Study this entry from Etymonline on the story of the word <climate>:
late 14c., "horizontal zone of the earth's surface measured by lines parallel to the equator," from Old French climat "region, part of the earth," from Latin clima (genitive climatis) "region; slope of the earth," from Greek klima "region, zone," literally "an inclination, slope," thus "slope of the earth from equator to pole," from a suffixed form of PIE root *klei- "to lean."
Ancient geographers divided the earth into zones based on the angle of sun on the slope of the earth's surface and the length of daylight. Some reckoned 24 or 30 climates between Meroe on the upper Nile in Sudan and the mythical Riphaean Mountains which were supposed to bound the Arctic; a change of climate took place, going north, at a place where the day was a half hour longer or shorter, according to season, than the starting point. Others counted 7 (each dominated by a particular planet) or 12 (dominated by zodiac signs).
Change of temperature gradually came to be considered more important, and by late 14c. the word was being used in the sense "a distinct region of the earth's surface considered with respect to weather." The sense shift to "combined results of weather associated with a region, characteristic condition of a country or region with reference to the variation of heat, cold, rainfall, wind, etc.," is attested by c. 1600. Figuratively, of mental or moral atmosphere, from 1660s.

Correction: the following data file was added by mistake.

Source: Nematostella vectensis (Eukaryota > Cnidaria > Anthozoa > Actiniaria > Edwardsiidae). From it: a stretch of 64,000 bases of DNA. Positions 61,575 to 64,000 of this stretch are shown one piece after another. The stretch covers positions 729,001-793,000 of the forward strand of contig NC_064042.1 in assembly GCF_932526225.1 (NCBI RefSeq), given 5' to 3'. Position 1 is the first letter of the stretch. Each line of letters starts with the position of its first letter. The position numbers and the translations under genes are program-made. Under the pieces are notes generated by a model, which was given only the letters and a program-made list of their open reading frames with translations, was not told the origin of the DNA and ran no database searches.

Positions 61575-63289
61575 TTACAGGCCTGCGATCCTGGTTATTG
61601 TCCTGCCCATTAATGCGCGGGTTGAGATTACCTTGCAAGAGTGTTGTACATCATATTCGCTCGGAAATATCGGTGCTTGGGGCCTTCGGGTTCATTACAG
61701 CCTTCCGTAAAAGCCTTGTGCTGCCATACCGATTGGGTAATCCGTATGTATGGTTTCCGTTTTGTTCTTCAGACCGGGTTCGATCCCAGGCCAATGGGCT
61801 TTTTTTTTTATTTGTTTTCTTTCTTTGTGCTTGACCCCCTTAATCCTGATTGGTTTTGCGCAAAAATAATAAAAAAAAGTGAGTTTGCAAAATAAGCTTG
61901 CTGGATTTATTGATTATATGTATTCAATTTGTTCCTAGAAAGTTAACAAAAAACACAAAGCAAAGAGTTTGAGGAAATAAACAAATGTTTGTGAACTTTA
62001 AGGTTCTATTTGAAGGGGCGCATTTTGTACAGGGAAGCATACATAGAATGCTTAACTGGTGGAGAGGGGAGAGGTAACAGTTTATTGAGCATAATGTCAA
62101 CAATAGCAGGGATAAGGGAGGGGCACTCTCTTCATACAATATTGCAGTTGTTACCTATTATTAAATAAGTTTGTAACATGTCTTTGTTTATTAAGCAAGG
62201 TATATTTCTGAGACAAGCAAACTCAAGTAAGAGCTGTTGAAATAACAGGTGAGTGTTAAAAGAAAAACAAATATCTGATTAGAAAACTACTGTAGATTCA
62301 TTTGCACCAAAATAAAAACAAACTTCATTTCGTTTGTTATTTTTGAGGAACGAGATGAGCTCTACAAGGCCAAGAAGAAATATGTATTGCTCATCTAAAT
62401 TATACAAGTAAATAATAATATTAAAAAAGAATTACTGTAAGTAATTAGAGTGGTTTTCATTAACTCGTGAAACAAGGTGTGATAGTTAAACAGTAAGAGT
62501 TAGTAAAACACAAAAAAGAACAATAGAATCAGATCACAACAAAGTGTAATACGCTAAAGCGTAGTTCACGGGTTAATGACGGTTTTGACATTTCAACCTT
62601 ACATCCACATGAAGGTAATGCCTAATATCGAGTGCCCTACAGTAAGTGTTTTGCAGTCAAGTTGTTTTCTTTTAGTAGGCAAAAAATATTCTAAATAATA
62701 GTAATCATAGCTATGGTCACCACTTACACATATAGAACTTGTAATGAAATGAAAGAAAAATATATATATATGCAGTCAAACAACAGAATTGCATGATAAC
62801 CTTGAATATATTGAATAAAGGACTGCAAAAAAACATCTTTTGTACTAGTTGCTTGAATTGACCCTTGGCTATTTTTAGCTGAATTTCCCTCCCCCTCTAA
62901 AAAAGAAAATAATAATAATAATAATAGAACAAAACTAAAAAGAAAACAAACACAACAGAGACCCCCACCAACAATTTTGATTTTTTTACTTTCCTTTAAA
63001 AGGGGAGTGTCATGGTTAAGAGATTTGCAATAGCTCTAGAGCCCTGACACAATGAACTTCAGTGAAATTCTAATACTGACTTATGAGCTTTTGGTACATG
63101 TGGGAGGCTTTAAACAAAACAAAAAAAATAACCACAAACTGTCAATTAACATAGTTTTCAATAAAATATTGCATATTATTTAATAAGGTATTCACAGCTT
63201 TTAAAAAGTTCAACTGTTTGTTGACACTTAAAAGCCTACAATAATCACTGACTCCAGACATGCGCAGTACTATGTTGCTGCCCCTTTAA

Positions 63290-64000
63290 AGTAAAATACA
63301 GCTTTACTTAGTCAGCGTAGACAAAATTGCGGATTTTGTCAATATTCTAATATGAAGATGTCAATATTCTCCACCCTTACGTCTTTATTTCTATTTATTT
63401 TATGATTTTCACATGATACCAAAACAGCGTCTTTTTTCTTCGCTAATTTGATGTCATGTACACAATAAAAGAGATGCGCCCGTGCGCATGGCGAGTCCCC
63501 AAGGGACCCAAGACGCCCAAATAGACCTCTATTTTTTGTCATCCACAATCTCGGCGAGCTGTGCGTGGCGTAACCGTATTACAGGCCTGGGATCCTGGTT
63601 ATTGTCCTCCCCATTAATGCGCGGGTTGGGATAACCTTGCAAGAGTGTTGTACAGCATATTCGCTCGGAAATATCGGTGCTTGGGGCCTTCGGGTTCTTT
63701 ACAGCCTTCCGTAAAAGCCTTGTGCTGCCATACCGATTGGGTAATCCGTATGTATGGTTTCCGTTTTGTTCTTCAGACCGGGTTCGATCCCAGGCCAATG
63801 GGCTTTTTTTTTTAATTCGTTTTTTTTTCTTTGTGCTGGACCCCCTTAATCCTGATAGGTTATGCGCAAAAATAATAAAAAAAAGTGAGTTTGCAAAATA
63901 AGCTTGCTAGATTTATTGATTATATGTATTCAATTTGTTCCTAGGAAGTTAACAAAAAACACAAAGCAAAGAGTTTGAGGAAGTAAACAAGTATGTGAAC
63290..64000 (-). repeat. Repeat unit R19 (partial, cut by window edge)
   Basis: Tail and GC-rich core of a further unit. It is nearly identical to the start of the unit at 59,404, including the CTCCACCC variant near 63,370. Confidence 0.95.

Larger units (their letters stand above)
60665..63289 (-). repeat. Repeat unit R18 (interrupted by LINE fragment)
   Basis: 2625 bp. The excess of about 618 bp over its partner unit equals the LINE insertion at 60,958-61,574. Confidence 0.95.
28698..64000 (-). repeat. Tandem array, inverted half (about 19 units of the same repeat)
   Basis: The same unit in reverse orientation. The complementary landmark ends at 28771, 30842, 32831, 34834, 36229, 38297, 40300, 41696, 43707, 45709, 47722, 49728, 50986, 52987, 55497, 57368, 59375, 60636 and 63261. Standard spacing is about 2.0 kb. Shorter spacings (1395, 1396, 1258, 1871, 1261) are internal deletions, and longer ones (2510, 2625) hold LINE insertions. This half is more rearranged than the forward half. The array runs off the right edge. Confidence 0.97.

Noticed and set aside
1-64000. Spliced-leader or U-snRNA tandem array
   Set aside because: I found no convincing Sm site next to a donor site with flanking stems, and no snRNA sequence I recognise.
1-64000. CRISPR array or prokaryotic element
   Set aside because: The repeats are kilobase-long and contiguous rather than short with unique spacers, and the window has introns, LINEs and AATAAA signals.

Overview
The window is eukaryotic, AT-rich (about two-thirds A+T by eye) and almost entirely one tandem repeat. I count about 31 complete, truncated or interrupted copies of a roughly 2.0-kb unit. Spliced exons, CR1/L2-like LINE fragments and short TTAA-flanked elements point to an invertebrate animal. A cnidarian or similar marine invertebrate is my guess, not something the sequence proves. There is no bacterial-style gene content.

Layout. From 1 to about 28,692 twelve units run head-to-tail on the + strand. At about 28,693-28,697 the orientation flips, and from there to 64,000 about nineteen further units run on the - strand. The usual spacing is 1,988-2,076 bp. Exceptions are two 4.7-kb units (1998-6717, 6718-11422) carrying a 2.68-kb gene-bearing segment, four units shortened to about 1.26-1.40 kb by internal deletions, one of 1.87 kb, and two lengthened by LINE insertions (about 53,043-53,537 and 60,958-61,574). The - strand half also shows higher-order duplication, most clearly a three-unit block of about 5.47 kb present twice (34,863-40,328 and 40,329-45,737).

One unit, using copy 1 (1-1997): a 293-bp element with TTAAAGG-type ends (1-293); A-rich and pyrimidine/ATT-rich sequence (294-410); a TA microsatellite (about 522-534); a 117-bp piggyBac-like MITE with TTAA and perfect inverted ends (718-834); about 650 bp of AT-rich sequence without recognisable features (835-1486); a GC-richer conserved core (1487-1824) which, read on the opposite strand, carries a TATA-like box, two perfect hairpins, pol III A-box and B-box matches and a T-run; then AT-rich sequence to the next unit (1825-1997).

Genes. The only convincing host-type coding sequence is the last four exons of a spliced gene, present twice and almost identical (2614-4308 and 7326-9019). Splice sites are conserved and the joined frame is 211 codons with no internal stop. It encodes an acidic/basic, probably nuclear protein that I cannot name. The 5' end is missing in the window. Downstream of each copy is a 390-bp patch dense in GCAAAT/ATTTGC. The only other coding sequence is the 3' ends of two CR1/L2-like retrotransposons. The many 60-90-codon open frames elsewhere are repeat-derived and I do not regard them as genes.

Some semantic interpretations:
Notice how the word “climate” was originally more connected to the idea of a ‘region’ and over time the connotation shifted to refer to the weather in a given region.
Are there ways this semantic shift in the connotation of this word can be referenced with respect to the current climate crisis?
Some orthographic investigations may include:
The following words come up when you search the Latin clima in Etymonline.
Consider how you might address these words with reference to Greta’s speech and climate change in general.
Keep an eye out for these orthographic observations:
- • Phonological shifts of the bound base <clime> across these words
- • Announcing ‘replace the <e>’ when writing-out-loud word sums for these words
- • Look for evidence of <-o-> connecting vowel letters in this word bank. This connecting vowel letter is a sign of Greek origin. The <-i->, <-u-> and <-e-> connecting vowel letters are a sign of Latin origin.